'Crystal Swan': Film Review | Karlovy Vary 2018

Fresh new kids from the old Eastern Bloc.

Director Darya Zhuk's debut feature charts the highs and lows of a young Minsk DJ desperately seeking an escape route to the U.S.

Torn between her drab post-Communist homeland and her glamorous fantasies of America, the ambitious young heroine of Crystal Swan clearly shares some autobiographical parallels with the film's writer-director Darya Zhuk. Born and raised in the former Soviet republic of Belarus but now based in Brooklyn, Zhuk is a Harvard and Columbia graduate whose debut feature has just world-premiered at the Karlovy Vary film festival in the East of the West competition strand.

Not without flaws but still impressively assured for a first feature, Crystal Swan boasts a luminous lead performance from rising Russian screen queen Alina Nasibullina, plus a sparky, sardonic script by Zhuk and Helga Laudauer. An international co-production with multiple U.S. partners in the mix, including Vice Films, this bittersweet coming-of-age comedy should grab further festival play based on its mildly exotic setting and timely immigration subplot. Already named as the first Belarussian Oscar submission in 22 years, Zhuk's lively indie charmer also has enough universal resonance for niche theatrical potential.

Crystal Swan may be set in the culturally specific context of mid-1990s Minsk, but there are restless young women like Velya (Nasibullina) in every decade in every backwater town. A rainbow-haired bohemian butterfly dreaming of brighter lights in bigger cites, Velya is anxious to escape the stifling provincialism of her homeland and seek her fortune as a club DJ in America. At home in Minsk she has a clownish junkie boyfriend (Yuriy Borisov) and an eccentric hippie mother (Svetlana Anikey), who is a patriotic museum official who strongly disapproves of her daughter's emigration schemes — which only makes Velya's escape plan more enticing, of course.

The penniless Velya occasionally plays rave music to a half-empty warehouse club, which also serves as a visually striking storage space for old Communist-era statues. But her big dream is relocation to Chicago, the home of house music. Indeed, she is in the early stages of applying for a U.S. visa but she knows her poverty and scrappy employment record could wreck her chances, so she lies about having a reliably dull but well paid job making ornamental crystal in a factory town outside Minsk, only to give the U.S. embassy the wrong phone number on her forged application form. On learning that embassy officials will call to check her bogus employment references, Velya feels her American Dream slipping through her fingers.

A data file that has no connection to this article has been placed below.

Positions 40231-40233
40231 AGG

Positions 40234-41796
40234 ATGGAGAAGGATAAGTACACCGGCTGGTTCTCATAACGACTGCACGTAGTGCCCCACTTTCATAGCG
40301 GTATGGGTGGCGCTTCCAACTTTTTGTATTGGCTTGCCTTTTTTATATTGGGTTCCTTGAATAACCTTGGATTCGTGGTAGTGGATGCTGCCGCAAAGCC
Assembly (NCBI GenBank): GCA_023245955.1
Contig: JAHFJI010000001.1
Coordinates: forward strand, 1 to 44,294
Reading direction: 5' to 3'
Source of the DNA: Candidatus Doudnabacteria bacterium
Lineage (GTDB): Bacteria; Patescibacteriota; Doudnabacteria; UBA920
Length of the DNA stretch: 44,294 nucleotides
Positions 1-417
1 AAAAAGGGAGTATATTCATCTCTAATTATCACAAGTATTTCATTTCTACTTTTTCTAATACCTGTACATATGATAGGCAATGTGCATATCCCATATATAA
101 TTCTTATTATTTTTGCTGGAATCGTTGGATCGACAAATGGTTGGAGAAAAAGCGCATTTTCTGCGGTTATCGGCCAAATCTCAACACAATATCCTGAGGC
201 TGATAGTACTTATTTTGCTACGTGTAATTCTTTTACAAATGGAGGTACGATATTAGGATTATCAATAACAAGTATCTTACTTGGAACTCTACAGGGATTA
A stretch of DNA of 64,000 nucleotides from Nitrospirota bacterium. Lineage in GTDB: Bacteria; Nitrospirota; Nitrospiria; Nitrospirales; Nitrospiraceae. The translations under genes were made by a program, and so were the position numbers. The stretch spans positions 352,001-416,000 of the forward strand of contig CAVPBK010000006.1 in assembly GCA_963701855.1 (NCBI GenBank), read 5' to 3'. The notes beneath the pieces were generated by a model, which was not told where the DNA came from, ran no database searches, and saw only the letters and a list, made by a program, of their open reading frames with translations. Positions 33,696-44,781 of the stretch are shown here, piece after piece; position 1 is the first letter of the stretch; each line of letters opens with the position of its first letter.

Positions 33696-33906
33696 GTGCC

Desperately clutching at straws, an enterprising Velya travels to the crystal factory town and tracks down the apartment where her fake phone number is registered. She begs the bickering family inside for help with her visa scam, but the ruling matriarch Alya (Lyudmila Razumova) is far too busy with wedding preparations for her son Stepan (Ivan Mulin), a sullen army veteran who seems less-than-thrilled about his impending marriage. Despite an initially chilly reception, Velya's persistence pays off and she is eventually permitted to stand guard over the family phone for several days, attracting flirtatious interest from Stepan and suspicious gossip from most of the neighborhood.

Though it is mostly pitched as an exuberant, irreverent celebration of youthful individualism, Crystal Swan takes some unexpectedly dark turns in its final act. Just as the screenplay seems to be leading us down a familiar path, in which a jaded big-city diva wakes up to the folksy provincial charms of her homeland, Velya's quest takes an ugly, violent turn. Zhuk still handles these events lightly, maintaining an uneasy tone somewhere between boisterous farce and black comedy, but her story ends on a note of bruised fatalism. While this bitter coda jars a little, it lends more emotional heft to the young heroine's dreams of escape.

Despite its relatively unusual setting, Crystal Swan is a largely conventional fish-out-of-water story at heart. But it is elevated above the routine by its excellent cast, especially Nassibulina, and plenty of visual flair. Zhuk and her Brazilian cinematographer Carolina Costa shoot in the more compressed 4:3 Academy ratio to emphasize Velya's sense of feeling trapped in Belarus, but they also suggest hope with an eye-pleasing palette of vivid primary colors. Velya's apparently all-consuming love of house music could have featured more prominently in the plot, though admittedly the throbbing soundtrack does feature a handful of Chicago club legends including Marshall Jefferson and Derrick Carter.

Venue: Karlovy Vary International Film Festival
Production companies: Demarsh Films, Fusion Features, Unfound Content, Vice Films, Crystal Goose, Nashe Kino, Belarusfilm
Cast: Alina Nasibullina, Ivan Mulin, Yury Borisov, Svetlana Anikej, Ilya Kapanets, Anastasiya Garvey, Ludmila Razumova, Natalya Onishenko, Anatoly Golub
Director: Darya Zhuk
Screenwriters: Helga Landauer, Darya Zhuk
Producers: Birgit Gernbock, Olga Goister, Debbie Vandermeulen, Valery Dmitrotchenko
Cinematographer: Carolina Costa
Editors: Sergey Dmitrenko, Michal Leszczylowski
Sales company: Loco Films, Paris
93 minutes